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Hobos With Shotguns And Grey Area Music Distribution

Report part 4 of 5. South by Southwest (SXSW) is a set of film, interactive and music festivals and conferences that take place every spring (usually in March) in Austin, Texas, United States. It is a conference that attracts media, web and design people from all over the world. This is a recap of the sessions I attended.

Neither Moguls nor Pirates: Grey Area Music Distribution
Bricolage has been a driving force in any culture since the dawn of times, from the dadaist’s and Hell’s Angels to the beatniks and the punks. This act of re-appropriating and building upon existing media artefacts and cultural expressions has by the media industry been considered to be “piracy”, but – as panelist Sam Howard-Spink from NYU puts it: “piracy has been defined as any activity that the media industry disapprove of”.

This panel on the subject Grey Area Music Distribution discussed the issue of Piracy from a business, legal, cultural and anthropological perspective. The panelists were four professors (listed here) that gave examples of cultural practices that could be considered to be in this legal grey area. An example: Record Brother is a blog that is dedicated to making recordings that have previously never been digitalized available to an online audience (see e.g. this post on a 1956 recording on the History of the Democratic Party narrated by Henry Fonda). Likewise did the British soul movement of the late 1960s dwell in a legal grey area, a movement that helped create a musical strand beyond rock music. This tradition is currently being cinematised in the Northern Soul film.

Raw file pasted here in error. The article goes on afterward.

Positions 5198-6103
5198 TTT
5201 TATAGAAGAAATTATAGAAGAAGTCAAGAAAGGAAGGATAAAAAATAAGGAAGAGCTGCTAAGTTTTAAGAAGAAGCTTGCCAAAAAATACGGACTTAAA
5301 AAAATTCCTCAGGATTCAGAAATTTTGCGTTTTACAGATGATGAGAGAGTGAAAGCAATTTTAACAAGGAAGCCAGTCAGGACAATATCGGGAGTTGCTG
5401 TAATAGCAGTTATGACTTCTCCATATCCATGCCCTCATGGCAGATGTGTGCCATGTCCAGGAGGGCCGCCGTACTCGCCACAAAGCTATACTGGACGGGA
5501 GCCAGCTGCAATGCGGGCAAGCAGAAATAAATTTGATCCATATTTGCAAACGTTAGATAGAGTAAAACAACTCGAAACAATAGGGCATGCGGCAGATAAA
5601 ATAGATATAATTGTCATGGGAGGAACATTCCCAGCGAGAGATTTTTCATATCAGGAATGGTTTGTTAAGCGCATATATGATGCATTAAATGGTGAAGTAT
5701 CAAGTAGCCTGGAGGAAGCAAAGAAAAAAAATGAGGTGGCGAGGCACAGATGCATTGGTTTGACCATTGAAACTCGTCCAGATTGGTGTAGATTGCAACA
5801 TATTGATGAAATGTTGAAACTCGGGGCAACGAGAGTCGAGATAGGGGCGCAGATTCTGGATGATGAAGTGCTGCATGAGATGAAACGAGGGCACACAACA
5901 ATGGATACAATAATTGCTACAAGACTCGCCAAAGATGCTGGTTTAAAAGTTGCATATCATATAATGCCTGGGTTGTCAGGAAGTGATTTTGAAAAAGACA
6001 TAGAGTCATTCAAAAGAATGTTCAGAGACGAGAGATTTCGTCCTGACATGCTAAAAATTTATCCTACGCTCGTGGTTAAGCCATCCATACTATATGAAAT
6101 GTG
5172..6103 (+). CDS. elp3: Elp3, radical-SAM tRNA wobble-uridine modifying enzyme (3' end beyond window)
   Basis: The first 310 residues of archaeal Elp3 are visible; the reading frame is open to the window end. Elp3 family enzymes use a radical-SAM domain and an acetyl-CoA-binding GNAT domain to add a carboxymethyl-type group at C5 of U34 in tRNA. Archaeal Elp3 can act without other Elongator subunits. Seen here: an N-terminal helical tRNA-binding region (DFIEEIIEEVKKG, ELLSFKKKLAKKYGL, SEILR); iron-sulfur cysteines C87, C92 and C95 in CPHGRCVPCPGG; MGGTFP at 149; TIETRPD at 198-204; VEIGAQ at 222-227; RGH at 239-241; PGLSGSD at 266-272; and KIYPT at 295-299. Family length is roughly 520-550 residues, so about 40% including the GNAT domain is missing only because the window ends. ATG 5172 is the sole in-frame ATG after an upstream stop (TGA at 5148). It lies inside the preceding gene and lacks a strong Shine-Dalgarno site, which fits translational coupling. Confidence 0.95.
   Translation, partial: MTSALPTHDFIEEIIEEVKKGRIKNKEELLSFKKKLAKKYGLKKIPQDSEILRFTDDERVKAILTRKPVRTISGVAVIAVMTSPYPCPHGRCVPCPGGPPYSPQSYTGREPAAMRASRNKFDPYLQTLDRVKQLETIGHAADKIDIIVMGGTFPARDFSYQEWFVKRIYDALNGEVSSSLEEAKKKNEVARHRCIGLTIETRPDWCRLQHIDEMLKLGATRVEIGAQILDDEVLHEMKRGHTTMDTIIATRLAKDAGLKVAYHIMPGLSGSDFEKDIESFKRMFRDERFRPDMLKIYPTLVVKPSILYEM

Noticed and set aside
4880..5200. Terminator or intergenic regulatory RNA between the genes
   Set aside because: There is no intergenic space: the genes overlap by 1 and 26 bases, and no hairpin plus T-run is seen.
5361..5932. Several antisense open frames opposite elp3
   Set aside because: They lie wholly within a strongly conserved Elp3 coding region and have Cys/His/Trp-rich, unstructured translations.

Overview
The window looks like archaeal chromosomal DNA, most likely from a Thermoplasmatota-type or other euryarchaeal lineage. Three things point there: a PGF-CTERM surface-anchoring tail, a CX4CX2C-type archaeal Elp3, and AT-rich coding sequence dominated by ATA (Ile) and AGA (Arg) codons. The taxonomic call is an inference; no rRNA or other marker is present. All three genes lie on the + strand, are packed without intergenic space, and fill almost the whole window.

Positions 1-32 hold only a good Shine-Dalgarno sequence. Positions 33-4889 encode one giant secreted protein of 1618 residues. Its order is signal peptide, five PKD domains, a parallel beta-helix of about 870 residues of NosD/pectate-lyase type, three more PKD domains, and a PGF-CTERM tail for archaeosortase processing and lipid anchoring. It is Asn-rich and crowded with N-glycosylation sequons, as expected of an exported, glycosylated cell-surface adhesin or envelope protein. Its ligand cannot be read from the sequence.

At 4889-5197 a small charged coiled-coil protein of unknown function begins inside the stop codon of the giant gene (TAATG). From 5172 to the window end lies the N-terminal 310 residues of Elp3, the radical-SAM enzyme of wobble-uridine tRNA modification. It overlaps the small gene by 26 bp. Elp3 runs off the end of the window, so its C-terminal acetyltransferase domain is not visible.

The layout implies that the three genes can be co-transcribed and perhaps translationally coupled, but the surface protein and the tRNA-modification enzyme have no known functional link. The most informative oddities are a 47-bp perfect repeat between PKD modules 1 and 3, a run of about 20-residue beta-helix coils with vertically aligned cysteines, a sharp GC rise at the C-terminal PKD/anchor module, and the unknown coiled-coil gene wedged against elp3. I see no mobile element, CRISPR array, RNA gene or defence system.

The panelists also talked about the emerging economies (Brazil, China, India etc) where the rules are quite different and where CDs are a luxury good and not a commodity available to the general masses. The recently released book Media Piracy in Emerging Economies is a great book on the subject.

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Transmedia: What’s the Magical Formula for Successful Design?
This presentation was a crash-course of the do’s in transmedia design: giving the audience ways of participating with your content, multiple points of entry, seamlessly interconnect platforms and channels, gaining a momentum of audience participation, meaningful content and rich storyworlds. Anthea Foyer from transmedia consultancy The Labs urged the audience to share examples of successful transmedia productions on Twitter (view these tweets here).

Enabling New Experiences & Creating Serendipity Through Check-ins
The content of this presentation didn’t really live up to the title of it. Instead, social media pretty-boys Pete Cashmore (Mashable) and Dennis Crowley (Foursquare) wasted a good 30 minutes on guessing each other’s age and trying to figure out whether that hand in the Gap commercial belongs to Crowley or Naveen Selvadurai. Total waste of time.

Keynote: Felicia Day